Re: busy loops in kernel

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Do you have any idea about the two for loops near the end of the message below? It seems strange that they would be included, unless I am completely overlooking something.


On Sat, 21 Jan 2012, Asim wrote:

Yeah - most of the busy waits that are correct are short and fairly
obvious while loops and there are plenty of them. There are some
complex ones too.

However, we do have false positive rate of 5- 8% (as measured on
2.6.18 kernel) - so in some (~100) cases for example the while loops
where variables may be re-used it may report the false positive. As
far as kernel timing is concerned - we do have mechanisms to account
for these based on our experience with the timers used in 2.6 kernel.
I will add these timing mechanisms and refresh the results - and
continue to update as I encounter more diverse mechanisms to account
for timing. But I strongly believe this a good subset to look at to
catch these problems.


On Sat, Jan 21, 2012 at 11:04 AM, Julia Lawall <julia.lawall@xxxxxxx> wrote:
I looked at this one:

ticks 2  Infinite Loop:228  Infinite Loop:600    CC [M]

Line 200 looks like what you described in your previous message.  I don't
understand the problem in line 600, though:

       while ((fifo_space >= 2) && (first || (i2c->nmsgs > 1))) {
               if (!first) {
                       i2c->tx_pos = 0;
               } else
                       first = 0;

               if (i2c->tx_msg->flags & I2C_M_RD) {
                       /* we dont date putting several reads in the FIFO */
               } else {
                       if (xiic_tx_space(i2c) != 0) {
                               /* the message could not be completely sent

               fifo_space = xiic_tx_fifo_space(i2c);

It looks like on every iteration execpt the first one, i2c->nmsgs is
decremented, so it will not long be greater than one.

The next two rely on kernel timing mechansims:

ticks 1  Infinite Loop:284    CC [M]  drivers/i2c/busses/i2c-eg20t.o
  while (ktime_lt(ktime_get(), ns_val))
ticks 1  Infinite Loop:84    CC [M]  drivers/i2c/busses/i2c-pca-isa.o
  ret = time_before(jiffies, timeout); ... while (ret)

Are these timing mechanisms unsafe?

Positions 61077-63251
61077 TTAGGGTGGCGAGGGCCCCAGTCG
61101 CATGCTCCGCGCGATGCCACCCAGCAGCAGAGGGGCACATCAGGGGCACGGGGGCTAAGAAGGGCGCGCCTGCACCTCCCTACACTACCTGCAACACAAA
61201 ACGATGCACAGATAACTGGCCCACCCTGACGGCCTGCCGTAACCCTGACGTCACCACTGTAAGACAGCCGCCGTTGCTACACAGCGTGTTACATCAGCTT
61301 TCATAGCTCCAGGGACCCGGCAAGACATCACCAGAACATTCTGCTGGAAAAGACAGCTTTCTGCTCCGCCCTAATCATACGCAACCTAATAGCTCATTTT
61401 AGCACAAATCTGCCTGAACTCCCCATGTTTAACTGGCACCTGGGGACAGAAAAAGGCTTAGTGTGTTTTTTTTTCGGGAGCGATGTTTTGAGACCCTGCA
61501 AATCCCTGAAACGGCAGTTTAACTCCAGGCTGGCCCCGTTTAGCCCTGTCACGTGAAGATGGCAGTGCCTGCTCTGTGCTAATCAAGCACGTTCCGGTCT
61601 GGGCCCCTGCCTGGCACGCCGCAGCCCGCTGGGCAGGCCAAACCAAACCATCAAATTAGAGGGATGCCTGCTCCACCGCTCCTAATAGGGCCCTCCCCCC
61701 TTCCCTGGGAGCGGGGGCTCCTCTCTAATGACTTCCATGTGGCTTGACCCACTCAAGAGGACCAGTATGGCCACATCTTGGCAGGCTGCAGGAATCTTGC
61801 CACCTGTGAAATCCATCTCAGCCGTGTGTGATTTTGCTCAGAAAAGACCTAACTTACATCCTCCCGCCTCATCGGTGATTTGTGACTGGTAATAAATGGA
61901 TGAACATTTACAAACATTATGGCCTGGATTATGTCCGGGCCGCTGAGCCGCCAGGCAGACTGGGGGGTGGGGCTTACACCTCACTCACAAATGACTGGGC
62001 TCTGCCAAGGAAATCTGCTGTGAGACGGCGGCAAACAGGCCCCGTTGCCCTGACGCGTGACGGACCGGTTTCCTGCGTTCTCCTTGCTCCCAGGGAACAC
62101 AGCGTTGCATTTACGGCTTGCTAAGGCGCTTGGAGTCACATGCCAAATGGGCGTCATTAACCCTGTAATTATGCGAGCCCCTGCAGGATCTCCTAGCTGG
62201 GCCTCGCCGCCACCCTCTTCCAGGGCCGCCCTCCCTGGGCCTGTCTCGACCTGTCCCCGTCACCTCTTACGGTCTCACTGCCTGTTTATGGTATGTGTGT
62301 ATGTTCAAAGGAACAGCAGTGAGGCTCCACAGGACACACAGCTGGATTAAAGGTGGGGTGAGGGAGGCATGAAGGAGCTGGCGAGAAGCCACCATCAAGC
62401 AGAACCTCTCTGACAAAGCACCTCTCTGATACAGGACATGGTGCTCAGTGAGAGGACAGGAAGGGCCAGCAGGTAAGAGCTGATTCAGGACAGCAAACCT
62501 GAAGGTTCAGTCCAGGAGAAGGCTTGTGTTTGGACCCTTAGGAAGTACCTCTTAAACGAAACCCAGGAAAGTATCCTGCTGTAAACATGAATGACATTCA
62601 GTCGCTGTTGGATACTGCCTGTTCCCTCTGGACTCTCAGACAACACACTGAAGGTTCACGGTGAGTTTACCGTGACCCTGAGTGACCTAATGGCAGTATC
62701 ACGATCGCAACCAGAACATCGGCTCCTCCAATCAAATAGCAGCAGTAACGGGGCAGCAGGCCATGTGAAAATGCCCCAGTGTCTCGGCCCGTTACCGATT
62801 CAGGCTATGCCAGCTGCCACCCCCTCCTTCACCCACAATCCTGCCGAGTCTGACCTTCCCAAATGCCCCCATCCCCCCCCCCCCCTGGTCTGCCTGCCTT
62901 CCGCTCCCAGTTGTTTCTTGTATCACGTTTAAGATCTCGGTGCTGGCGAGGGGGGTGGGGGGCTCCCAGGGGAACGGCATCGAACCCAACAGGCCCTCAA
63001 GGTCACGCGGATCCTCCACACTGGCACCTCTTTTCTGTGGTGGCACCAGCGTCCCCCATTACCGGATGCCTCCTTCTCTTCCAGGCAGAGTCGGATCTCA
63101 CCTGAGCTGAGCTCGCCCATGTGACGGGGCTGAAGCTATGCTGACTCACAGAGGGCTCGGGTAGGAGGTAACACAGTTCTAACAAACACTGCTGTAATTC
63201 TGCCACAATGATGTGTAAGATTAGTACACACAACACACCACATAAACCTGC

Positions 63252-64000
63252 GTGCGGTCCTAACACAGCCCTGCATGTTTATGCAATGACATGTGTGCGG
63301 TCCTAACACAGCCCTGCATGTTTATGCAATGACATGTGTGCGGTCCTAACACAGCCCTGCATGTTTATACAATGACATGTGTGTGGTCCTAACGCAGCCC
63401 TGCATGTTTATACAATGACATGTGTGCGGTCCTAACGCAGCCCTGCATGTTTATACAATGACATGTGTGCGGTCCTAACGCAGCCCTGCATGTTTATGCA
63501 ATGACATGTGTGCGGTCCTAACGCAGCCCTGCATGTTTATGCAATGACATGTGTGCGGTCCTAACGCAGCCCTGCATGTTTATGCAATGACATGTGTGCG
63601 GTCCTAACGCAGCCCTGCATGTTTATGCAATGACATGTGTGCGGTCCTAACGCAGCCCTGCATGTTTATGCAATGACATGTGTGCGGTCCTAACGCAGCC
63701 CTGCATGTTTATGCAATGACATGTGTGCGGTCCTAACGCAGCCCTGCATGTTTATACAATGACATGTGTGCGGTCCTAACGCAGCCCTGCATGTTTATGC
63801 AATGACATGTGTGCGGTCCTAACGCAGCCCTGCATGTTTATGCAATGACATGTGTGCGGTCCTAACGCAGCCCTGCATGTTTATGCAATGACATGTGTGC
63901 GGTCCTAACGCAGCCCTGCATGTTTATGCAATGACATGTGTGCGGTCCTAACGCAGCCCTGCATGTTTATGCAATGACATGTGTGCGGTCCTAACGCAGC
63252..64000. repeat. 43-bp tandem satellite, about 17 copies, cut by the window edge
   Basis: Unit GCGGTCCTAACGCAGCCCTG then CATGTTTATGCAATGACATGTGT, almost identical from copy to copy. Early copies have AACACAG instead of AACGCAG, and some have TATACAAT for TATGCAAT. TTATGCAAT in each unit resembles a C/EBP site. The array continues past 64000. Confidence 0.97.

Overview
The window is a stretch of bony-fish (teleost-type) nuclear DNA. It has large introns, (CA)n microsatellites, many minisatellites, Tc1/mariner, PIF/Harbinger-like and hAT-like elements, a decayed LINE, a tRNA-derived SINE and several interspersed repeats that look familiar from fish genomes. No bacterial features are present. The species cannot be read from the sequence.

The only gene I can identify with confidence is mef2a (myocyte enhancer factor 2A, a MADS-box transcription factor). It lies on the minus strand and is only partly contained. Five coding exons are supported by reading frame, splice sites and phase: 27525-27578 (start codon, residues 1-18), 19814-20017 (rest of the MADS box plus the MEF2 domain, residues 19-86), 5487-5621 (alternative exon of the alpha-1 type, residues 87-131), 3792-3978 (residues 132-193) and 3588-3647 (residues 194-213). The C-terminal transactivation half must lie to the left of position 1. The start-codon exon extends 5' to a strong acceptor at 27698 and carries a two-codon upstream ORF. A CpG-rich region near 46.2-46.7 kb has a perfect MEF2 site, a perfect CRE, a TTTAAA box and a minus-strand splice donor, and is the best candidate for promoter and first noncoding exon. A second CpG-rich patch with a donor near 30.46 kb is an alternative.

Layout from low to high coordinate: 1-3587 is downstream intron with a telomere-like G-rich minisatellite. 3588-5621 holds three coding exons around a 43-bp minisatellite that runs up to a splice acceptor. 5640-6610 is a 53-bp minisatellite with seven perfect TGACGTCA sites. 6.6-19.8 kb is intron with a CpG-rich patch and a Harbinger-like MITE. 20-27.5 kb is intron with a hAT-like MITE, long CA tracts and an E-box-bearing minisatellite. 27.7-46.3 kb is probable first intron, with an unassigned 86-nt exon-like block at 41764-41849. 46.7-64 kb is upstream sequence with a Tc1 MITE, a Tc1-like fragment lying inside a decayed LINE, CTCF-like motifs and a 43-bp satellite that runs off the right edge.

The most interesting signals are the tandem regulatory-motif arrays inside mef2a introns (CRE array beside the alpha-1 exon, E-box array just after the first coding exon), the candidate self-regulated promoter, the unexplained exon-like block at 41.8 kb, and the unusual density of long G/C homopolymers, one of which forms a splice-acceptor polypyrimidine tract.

In this case:

ticks 1  Infinite Loop:338    CC [M]  drivers/infiniband/hw/amso1100/c2.o

it looks like it is actually the outer loop, starting on line 336, that is

For this one:

ticks 1  Infinite Loop:47    CC [M]

I am not completely sure to understand the code.  c2dev->hints_read is
nonlocal and is never explicitly reset to 0.  Perhaps this code is only
executed once per instance of cdev.  In any case hints_read is incremented
on each iteration.  But perhaps the value of be16_to_cpu(*c2dev->hint_count)
can also change at each access?

This is clearly the sort of loop you described:

ticks 1  Infinite Loop:735    CC [M]  drivers/infiniband/hw/amso1100/c2_qp.o

Skipping ahead a bit, I don't at all see the problem in the following code:

ticks 1  Infinite Loop:184    CC [M]

       for (i = 0; i < size; i += 0x100) {
               if (readl(mem + i)      == 0x12345678 &&
                   readl(mem + i + 4)  == 0x34567812 &&
                   readl(mem + i + 8)  == 0x56781234 &&
                   readl(mem + i + 12) == 0x78123456) {
                       return (volatile struct ivtv_mailbox __iomem *)(mem +
i + 16);

I don't see the problem here either:

ticks 1  Infinite Loop:93    CC [M]

       for (tcnt = 0; tcnt < EEPROM_SIZE; tcnt += pcnt) {
               pcnt = 16;
               if (pcnt + tcnt > EEPROM_SIZE) pcnt = EEPROM_SIZE-tcnt;

The next report is on similar code:

ticks 1  Infinite Loop:3536    CC [M]

These two indeed might be dangerous:

ticks 2  Infinite Loop:481  Infinite Loop:676    CC [M]


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